What Causes Cars to Smell like Burning Rubber?
For a car to smell like burning rubber, fuel must be leaking into the exhaust system and will then reach the catalytic converter, where it is broken down in the hot exhaust system. If the exhaust pipe is not sealed correctly or if it’s cracked due to corrosion, exhaust gases will leak and cause a burning odor.
Track any smell coming from the exhaust pipe because it is the first place fuel will leak from after it leaves an engine.
If the head gasket on your car is faulty and the water is not being sealed properly, it can leak into the engine and cause the gasoline to combust. This will result in a smoky burning smell.
If a car is low on oil, it will start to smoke. The fumes can include fuel, which creates a burning rubber smell.
During normal combustion, a small amount of gas is released in the exhaust system. This is not usually visible and will smell like burning rubber.
Another method of combustion is “choking,” which occurs when there is too much unburned fuel that isn’t going through the catalytic converter. This burning of petrol will not only give off a burning rubber smell, but will also put a lot of heat into the system.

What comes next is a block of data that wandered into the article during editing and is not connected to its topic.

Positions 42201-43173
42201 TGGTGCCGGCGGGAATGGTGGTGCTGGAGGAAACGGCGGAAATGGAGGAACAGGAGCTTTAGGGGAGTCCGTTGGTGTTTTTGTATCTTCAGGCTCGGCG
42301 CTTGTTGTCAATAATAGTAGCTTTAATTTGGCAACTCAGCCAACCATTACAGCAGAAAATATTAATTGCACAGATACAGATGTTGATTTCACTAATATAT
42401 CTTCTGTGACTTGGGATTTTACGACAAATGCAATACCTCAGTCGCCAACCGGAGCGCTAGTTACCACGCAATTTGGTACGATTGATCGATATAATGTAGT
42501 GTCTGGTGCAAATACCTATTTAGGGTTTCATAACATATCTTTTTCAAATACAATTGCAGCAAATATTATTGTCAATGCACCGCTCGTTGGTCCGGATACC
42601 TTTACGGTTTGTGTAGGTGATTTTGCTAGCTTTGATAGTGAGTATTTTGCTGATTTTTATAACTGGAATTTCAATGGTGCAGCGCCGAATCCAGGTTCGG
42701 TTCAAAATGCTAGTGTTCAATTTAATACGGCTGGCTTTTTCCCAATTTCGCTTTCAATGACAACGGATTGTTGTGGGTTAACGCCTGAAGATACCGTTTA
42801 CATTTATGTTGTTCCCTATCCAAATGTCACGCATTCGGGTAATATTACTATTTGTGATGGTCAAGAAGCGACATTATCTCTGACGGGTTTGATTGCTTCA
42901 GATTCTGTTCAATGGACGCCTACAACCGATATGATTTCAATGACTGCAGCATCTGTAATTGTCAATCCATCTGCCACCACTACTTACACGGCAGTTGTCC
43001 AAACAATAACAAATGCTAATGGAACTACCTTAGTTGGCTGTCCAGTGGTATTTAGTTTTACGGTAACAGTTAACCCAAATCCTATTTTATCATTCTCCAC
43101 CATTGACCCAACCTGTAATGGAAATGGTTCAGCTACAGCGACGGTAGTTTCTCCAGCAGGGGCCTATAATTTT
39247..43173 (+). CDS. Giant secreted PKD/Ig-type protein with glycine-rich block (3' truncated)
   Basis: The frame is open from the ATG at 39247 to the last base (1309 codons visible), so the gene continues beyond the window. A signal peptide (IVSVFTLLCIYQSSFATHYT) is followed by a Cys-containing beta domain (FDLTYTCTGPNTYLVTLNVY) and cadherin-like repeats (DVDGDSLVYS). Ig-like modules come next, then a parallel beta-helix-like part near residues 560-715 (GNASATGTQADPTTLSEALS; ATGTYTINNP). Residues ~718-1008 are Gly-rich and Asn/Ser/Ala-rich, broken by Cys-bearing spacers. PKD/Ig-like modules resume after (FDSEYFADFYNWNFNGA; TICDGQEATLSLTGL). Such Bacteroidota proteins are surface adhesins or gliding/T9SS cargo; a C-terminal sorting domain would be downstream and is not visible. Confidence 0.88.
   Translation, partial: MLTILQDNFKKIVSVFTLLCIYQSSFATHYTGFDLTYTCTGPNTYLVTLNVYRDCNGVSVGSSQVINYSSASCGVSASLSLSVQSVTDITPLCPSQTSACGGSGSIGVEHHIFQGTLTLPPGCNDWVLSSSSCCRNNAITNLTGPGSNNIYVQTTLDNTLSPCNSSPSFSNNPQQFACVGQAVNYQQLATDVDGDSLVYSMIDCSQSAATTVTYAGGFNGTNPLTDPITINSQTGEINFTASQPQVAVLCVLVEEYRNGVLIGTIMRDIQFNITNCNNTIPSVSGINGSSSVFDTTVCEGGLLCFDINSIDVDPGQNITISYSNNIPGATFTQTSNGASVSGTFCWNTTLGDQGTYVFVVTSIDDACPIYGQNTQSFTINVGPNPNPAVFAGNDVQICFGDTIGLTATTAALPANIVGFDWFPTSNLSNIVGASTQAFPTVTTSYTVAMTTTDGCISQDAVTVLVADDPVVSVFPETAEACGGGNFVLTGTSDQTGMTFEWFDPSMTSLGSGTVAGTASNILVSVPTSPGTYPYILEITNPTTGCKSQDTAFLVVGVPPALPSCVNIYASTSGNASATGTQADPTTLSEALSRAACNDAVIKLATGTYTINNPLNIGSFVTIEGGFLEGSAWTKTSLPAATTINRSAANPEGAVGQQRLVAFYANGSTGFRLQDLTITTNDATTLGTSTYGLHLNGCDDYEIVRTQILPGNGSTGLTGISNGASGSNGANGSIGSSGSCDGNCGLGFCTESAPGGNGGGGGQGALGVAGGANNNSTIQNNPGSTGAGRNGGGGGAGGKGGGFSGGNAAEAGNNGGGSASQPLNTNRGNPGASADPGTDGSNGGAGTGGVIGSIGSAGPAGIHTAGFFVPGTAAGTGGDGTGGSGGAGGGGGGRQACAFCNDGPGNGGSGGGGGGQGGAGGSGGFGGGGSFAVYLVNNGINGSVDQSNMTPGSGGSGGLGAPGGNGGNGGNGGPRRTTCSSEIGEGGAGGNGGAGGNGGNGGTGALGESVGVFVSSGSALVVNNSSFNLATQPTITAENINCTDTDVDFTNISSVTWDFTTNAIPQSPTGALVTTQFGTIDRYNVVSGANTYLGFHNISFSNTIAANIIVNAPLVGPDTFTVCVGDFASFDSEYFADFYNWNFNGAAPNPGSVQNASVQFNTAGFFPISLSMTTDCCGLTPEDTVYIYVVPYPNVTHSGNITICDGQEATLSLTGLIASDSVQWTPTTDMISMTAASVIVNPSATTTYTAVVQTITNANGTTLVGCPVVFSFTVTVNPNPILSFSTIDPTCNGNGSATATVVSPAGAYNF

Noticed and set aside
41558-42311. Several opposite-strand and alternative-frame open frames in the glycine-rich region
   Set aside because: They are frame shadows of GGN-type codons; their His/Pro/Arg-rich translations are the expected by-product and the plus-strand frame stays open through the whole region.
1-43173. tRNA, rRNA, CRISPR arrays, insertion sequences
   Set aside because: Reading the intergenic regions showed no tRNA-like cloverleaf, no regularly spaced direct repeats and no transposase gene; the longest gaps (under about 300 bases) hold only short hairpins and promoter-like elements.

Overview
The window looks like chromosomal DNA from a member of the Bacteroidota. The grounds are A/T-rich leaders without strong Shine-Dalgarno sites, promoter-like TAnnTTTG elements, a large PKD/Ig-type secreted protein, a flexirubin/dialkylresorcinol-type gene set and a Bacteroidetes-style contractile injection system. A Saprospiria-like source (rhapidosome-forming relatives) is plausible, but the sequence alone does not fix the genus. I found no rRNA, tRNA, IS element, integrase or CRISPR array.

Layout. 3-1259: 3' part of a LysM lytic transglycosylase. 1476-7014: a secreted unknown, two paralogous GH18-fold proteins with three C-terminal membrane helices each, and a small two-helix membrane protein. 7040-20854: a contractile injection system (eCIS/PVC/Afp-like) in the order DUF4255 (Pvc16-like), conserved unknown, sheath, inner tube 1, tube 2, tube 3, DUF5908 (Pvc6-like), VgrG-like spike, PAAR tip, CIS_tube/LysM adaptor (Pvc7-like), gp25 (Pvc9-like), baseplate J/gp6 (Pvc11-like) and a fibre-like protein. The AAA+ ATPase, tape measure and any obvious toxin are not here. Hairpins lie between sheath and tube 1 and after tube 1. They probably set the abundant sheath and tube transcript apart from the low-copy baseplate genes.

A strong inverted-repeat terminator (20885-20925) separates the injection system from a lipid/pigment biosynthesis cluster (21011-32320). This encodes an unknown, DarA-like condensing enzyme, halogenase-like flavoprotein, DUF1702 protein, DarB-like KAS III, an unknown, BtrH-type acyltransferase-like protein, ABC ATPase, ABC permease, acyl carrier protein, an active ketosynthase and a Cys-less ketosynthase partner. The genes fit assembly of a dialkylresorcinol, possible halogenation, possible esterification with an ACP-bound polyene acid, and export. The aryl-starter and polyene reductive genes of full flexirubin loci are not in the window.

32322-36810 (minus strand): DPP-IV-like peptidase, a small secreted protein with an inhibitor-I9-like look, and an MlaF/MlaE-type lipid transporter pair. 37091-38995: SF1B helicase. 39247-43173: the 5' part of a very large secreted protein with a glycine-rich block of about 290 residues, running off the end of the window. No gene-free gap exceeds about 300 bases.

How to Deal with Burning Rubber Smell in the Car
If you notice the unpleasant smell of burning rubber or ozone, it’s most likely associated with one of the following conditions:
- The engine has a bad head gasket, and oil is leaking on your exhaust manifold
- The flex hose connecting the intake manifold to the exhaust manifold is leaking
- Soot is emitting from your catalytic converter
- Your exhaust manifold or muffler is starting to fail and letting out smoke or gases (this will not create a burning smell, though)
- You’ve been driving with the windows open and rain has gotten into your car, which may not be powered properly, and is therefore only heating some parts of the engine block
- You’ve been using the wrong fuel, which has gummed up your engine
- The brake pad is rubbing against the rotor
- You’ve been burning wood in your fireplace, and that smell has filled your car
If you’re unsure what’s causing the burning smell, plug in your car’s code on your manufacturer’s website and check it against lists of code descriptions and possible causes.
In summary, there are a variety of distinct reasons why your car may smell like burning rubber. If you’ve read through all of them, you probably have a pretty good idea what’s going on in your car and know what to do about it.
In case you’re having trouble figuring it out, you can use the steps in here to help you identify the problem so you can take the right action.
And whatever the problem is, remember to always drive safe. Those hot brakes can travel up through the vehicle and be dangerous to you (and your passengers).